Director Dante Lam reunites with his The Pigeon Stool's star Nick Cheung in yet another award-winning collaboration. Adding into that mix is the young and talented Malaysian-born actress with her budding career on the go, Crystal Lee. The result is an extraordinary effort known as "Unbeatable", a film about mixed martial art and more. Following critical appraisals it received during June's Shanghai Film Festival, it leaves me with a strong intriguing and anticipation on the horizon. But the curiosity pays off. After more than 2 hours of cinematic journey, Unbeatable is this year's gem in the Hong Kong cinema, a strong contender of becoming one of the best pictures of the year, no thanks to an effortless and pragmatic character-driven story to savour for.
Release Date: 15 August 2013
Running Time: 117 minutes
Distributor: Ram Entertainment
Director: Dante Lam
Screenplay: Dante Lam, Chi-Fung Fung and Wai Lun Ng; story by Dante Lam and Candy Leung
Starring: Nick Cheung, Eddie Peng, Crystal Lee,
Plot: After a stint in prison for participating in underground boxing, 48-year-old Fai is knee-deep in debt with no solution in sight. Once a contender in the boxing world, he is now a broken man who works in a gym as a janitor and an assistant instructor in weight loss classes. With no money, Fai is arranged to share a house with recovering mental illness sufferer Gwen and her 10-year-old daughter Dan. Even though their co-existence starts out as hostile, it slowly turns into a family-like bond - with Fai acting as the pair's protector. Hot-blooded young man Qi was once the son of a rich man in mainland China. However, the family business failed, sending his dad into alcohol-fueled depressing and forcing Qi to take up black market jobs in Macau for survival. To inspire his father to stand up again, Qi enters an open MMA competition and starts training at Fai's gym. However, Qi's fourth opponent in the tournament is Lee Yuan-Heng - a fighter best known for his ferocity in the ring...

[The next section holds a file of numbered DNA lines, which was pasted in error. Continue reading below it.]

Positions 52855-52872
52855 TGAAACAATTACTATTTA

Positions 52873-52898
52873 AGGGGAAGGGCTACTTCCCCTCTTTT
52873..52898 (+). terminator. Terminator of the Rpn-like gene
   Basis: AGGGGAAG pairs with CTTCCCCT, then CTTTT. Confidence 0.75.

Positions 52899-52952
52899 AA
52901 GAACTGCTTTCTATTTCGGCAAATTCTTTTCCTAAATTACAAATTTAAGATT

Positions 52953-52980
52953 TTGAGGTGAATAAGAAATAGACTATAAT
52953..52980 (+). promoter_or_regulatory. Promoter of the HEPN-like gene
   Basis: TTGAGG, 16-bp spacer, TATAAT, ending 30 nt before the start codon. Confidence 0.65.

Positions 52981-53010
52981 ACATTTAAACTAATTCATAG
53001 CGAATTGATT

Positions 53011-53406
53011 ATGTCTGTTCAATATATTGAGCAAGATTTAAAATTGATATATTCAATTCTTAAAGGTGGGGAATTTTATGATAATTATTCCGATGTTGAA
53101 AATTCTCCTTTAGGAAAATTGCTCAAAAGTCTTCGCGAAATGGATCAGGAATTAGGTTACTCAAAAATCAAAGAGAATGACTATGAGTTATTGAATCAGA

Even with some disputed issues for been too rigid to the genre, it ultimately comes down to the smaller details to justify why “Unbeatable” is a really good movie after all. Nick Cheung and Crystal Lee are not disappointing in their acting. In fact their strong performances pretty much carry the movie with much effectiveness. Nick and Crystal are able to roam their characters freely, projecting personal problems and struggles from the eyes of the character, which I believe is very realistic. Taiwanese Eddie Peng, on the other hand, has a steady role to handle while most of the time he just cruises along on the background. Aforementioned, “Unbeatable” is not only about the struggles in the MMA world but also delves into the organic struggles of a single-parent, the morality of a fallen hero and unstable father-son relationship also forms the majority bulk of the entire story. The meticulous and diligent writing enables the plot to dissect each story with enough amounts of heartfelt story, giving it a strong emotional endeavour that never falters all the way and making “Unbeatable” a distinguished movie from the others.
The ability of the movie to balances off the emotional side with the action components is a brilliant composite of artistry. Several MMA moments are handled well with decent combinations of camerawork and choreography that are equally stunning. But some did complaint about the way the movie handles some of those MMA fights with the close-up, quick zoom in-out camera techniques to portray the experience. I generally less distracted by these though. On the music department, the movie decided to go for the unconventional but effective choice by putting Ania Drabowska's version of Sound of Silence (originally sang by Simon & Garfunkel) into a piece of amazing theme song.
In the end, "Unbeatable" cringes on many formulaic and familiar elements from other movies within this genre, but ultimately relies on emotional and strong character-story and the heartfelt moments to give this movie a break-out status.